Phytophthora root and stem rot appearing in soybeans
In the absence of specific information for fields with recurring Phytophthora issues, current strategy would be to plant varieties with Rps1k, Rps3a, Rps6 or a combination thereof (stacked). Farmers should also try to select varieties with higher levels of field tolerance, which is a general non-race specific type of resistance. Most seed catalogues will have a field tolerance rating for Phytophthora. Since resistance genes for Phytophthora are vulnerable to defeat from new emerging races, farmers should not depend solely on major gene resistance. Therefore integrating several management strategies is necessary for effective management of this disease.
Improving drainage (avoiding soil compaction and draining wet spots) lessens chances of Phytophthora infection. Fungicide seed treatment is recommended for fields with a known history of damping-off (see the Soybean Seed Treatments section of the 2013 South Dakota Soybean Crop Protection Guide publication). Use of fungicides as an in-furrow or banding application, although effective, has not generally been incorporated into soybean production because of product costs.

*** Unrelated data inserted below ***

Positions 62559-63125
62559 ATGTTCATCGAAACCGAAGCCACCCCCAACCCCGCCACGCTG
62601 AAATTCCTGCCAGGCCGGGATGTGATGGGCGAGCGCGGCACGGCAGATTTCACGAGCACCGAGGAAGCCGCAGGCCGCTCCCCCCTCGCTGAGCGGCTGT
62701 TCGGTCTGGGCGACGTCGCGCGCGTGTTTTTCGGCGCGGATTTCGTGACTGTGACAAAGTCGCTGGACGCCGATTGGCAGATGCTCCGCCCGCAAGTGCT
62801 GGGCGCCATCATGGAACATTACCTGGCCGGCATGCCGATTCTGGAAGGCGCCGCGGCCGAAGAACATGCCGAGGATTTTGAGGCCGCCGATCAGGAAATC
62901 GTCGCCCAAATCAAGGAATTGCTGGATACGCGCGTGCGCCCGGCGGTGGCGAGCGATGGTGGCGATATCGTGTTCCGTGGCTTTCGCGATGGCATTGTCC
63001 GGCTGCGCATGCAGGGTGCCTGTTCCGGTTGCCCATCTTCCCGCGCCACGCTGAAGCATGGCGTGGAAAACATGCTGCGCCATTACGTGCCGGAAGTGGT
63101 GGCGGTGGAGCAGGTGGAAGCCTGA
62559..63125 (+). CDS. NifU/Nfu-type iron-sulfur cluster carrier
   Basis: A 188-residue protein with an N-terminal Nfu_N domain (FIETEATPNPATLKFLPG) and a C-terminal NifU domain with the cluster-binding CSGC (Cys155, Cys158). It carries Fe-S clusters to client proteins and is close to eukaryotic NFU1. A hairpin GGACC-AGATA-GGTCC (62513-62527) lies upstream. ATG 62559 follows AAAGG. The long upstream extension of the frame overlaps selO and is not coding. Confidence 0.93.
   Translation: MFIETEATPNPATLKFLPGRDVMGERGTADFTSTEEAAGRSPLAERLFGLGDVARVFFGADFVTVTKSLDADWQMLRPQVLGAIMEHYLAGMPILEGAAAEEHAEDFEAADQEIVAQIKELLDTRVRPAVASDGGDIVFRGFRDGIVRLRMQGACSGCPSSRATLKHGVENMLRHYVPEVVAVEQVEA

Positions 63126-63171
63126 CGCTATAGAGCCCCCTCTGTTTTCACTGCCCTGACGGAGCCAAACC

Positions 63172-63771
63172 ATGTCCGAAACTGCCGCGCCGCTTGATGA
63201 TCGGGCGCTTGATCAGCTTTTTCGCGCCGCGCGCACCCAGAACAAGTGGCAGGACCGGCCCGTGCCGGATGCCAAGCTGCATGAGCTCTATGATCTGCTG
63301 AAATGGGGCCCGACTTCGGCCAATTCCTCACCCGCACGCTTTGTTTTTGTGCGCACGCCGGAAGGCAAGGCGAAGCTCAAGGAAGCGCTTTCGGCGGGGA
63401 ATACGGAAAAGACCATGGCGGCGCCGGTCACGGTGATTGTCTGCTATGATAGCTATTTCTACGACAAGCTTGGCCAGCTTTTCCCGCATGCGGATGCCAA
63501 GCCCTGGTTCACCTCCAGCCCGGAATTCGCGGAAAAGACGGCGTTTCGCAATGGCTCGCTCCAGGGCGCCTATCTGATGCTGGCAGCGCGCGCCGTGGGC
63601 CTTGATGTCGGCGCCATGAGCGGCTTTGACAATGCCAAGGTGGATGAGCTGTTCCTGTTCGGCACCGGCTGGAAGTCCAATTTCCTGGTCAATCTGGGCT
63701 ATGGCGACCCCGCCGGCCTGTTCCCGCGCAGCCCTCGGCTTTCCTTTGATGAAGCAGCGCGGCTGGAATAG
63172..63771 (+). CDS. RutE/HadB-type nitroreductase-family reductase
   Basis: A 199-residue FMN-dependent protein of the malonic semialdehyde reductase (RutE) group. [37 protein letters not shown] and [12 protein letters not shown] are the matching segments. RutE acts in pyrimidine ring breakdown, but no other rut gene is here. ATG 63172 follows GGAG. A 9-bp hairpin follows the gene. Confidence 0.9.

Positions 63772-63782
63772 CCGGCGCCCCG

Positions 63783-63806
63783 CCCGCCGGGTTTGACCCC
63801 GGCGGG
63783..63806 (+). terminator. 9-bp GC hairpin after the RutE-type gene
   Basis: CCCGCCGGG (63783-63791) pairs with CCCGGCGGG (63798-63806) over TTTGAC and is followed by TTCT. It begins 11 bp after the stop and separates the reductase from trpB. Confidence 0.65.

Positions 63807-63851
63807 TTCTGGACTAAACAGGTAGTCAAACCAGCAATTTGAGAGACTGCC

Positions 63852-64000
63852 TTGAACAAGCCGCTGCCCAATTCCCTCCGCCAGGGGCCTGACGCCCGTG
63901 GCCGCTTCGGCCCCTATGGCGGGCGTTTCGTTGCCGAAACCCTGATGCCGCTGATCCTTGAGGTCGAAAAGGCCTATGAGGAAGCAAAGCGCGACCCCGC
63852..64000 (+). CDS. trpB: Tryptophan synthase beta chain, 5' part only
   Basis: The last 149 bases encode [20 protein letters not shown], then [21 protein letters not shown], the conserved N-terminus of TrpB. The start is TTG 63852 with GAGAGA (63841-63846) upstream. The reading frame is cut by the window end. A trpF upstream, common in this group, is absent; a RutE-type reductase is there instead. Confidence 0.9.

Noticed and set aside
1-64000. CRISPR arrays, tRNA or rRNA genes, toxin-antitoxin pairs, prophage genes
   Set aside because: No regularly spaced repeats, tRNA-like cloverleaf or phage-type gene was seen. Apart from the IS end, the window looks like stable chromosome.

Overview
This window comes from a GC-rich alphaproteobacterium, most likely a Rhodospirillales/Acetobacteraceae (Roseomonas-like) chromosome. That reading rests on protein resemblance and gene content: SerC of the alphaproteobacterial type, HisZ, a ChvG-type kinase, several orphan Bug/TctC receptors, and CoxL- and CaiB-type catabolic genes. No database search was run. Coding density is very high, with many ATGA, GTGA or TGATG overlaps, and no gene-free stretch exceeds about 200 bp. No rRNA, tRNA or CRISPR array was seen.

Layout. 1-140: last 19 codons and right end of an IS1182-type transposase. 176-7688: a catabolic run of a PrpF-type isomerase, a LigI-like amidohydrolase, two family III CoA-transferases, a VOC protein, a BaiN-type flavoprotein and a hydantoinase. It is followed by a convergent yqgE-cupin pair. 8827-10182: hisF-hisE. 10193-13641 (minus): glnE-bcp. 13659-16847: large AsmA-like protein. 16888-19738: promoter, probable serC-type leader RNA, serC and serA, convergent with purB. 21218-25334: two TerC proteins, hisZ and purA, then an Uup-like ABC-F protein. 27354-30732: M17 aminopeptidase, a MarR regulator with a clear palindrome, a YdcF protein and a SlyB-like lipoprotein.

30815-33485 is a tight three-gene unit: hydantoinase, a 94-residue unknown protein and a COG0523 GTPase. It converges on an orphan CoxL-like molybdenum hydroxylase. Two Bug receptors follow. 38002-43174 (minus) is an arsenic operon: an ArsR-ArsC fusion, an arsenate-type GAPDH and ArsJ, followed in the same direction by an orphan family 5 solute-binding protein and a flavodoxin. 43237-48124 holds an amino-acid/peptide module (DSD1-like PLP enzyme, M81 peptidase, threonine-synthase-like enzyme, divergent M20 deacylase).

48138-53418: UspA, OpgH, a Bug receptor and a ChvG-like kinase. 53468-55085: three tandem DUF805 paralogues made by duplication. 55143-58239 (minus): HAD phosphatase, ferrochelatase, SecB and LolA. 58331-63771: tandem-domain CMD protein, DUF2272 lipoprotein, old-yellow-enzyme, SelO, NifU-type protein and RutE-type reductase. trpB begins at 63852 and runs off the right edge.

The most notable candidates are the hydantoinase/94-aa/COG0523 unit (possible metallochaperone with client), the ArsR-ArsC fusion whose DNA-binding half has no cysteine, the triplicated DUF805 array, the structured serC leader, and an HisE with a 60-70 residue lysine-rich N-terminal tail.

- U.S. fertilizer company owned by Koch brothers in patent dispute
- China cites public opinion in GMO soybean approval delay
- U.S, Brazil settle cotton subsidy dispute for $300 million
- Nominations open for 2015 4R Advocate Awards program
- Coalition questions legitimacy of EPA's proposed WOTUS rule
- Ag markets were decidedly mixed in Wednesday night action
- Activists fighting Golden Rice even more in 2014
- U.S. GMO labeling foes triple spending in first half of this year
- Source shows half of GMO research is independent
- White House issues veto threat on bill to block WOTUS rule
- How much corn can the ethanol industry use?
- East-West Seed signs marketing collaboration with Monsanto